Vitamins are good for us
Some vitamins covet the stage of public awareness and rarely relinquish the limelight. If not consumed in sufficient quantities, they threaten dire health consequences for nonbelievers, children and small noisy dogs. Other vitamins, like vitamin K, are lost in the extrovert vitamin ABCD crowd and struggle to be heard. Their message, however, is equally profound for good health in humans. The paradox is that vitamin deficiency remains for many people a significant health and nutrition issue even in the presence of an abundance of food. Moreover, scientists continue to discover new biological roles of vitamins and new food sources containing different molecular forms of known vitamins, which together cause the regular revision of recommended daily intake levels.
Recent investigations that expanded the known biological roles and molecular forms of vitamin K are a case in point, with several studies highlighting additional potential benefits to people that may not be realized because of current dietary and nutrition practices. A recent study published in Current Developments in Nutrition and authored by Fu and colleagues reported that full-fat dairy products contain multiple forms of a poorly characterized form of vitamin K—vitamin K2—and other studies reveal unexpected roles of this vitamin subtype in maintaining bone and cardiovascular health.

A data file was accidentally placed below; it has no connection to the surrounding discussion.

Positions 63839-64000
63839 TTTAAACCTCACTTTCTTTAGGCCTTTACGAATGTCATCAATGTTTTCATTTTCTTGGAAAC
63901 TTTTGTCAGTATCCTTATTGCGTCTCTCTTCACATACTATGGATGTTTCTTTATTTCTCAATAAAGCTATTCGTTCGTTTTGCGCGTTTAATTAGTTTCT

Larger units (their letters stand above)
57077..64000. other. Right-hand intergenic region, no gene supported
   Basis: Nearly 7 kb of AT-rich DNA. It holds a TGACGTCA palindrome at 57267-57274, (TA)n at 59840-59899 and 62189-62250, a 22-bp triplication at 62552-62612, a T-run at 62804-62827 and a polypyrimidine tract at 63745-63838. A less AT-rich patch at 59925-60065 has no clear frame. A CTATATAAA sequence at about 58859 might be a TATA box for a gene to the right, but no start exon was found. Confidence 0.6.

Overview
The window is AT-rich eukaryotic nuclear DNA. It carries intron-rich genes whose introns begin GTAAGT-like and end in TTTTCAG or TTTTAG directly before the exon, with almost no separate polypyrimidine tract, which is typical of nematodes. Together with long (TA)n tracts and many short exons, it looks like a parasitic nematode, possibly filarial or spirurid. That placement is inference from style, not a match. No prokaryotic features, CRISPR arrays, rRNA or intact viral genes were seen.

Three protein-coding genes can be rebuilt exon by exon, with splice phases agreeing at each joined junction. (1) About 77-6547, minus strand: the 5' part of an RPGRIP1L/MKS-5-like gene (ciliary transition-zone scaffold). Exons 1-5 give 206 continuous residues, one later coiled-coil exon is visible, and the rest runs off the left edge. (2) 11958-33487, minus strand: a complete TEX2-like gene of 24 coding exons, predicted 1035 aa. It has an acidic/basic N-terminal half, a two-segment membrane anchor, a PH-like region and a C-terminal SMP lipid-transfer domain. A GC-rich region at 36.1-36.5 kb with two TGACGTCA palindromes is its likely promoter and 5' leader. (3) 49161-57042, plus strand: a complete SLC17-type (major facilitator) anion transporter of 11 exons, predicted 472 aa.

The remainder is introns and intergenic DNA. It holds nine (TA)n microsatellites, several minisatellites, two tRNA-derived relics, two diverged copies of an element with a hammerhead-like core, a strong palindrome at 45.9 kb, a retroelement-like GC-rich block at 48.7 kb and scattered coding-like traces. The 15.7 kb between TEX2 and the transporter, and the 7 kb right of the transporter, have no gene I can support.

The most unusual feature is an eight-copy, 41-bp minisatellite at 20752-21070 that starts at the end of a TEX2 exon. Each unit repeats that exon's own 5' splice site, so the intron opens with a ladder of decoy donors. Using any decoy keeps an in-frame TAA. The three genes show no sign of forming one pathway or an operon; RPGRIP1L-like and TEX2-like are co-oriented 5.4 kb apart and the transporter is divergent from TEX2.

What is a Vitamin?
Scientists discovered most vitamins many decades ago when they noticed that some specific diets consumed routinely by humans and animals caused severe illnesses. The scientists reasoned that food components critical for good health were missing in these diets. They identified these food components (containing vitamins) and added them into the deficient diets, thereby preventing these illnesses. Subsequently, the molecular form of each vitamin was characterized. Vitamins are small organic molecules that cannot be synthesized by the body, and therefore, they must be obtained from external sources such as food or in the case of vitamin D, sunlight. Typically, very low quantities of vitamins are essential for key biochemical reactions that underpin normal cellular metabolism and function. The Nobel Committee recognized the immense importance of vitamins to human health with the award of a total of nine ‘Nobel prizes’ between 1929 and 1964.
Vitamin K, with its multiple forms, is among the lesser-known nutrients. Vitamin K, which helps the blood to clot, is most commonly thought to have originated from leafy greens such as spinach, kale and broccoli. Dietary sources of vitamin K are found in two natural forms: phylloquinone (PK, or vitamin K1), which is widely distributed through plant-based foods, and menaquinones (MK, or vitamin K2), which appear to be primarily in animal products and fermented foods. Almost all MK forms are also produced by bacteria in the human gut. Not much is known about MK amounts in U.S. dairy products.
“Dairy foods contain minute amounts of PK, the best known of the vitamin K forms, and so dairy is not commonly considered a rich dietary source for this nutrient. However, when it comes to MK forms, we found that dairy items already found in many peoples’ refrigerators are indeed a good dietary source for vitamin K,” said Xueyan Fu, Ph.D., first and corresponding author and scientist in the Vitamin K Laboratory at the USDA HNRCA.
Guidelines for adequate vitamin K intake are based only on PK intake without consideration of other forms of vitamin K. MK differs from PK in structure in that they are compounds with different numbers of isoprenoid units in the side chain, designated as MK4 through MK13. Which forms of MK are present reflects which bacteria might be in the dairy products. Lactic acid bacteria, for example, are widely used in dairy and fermented foods.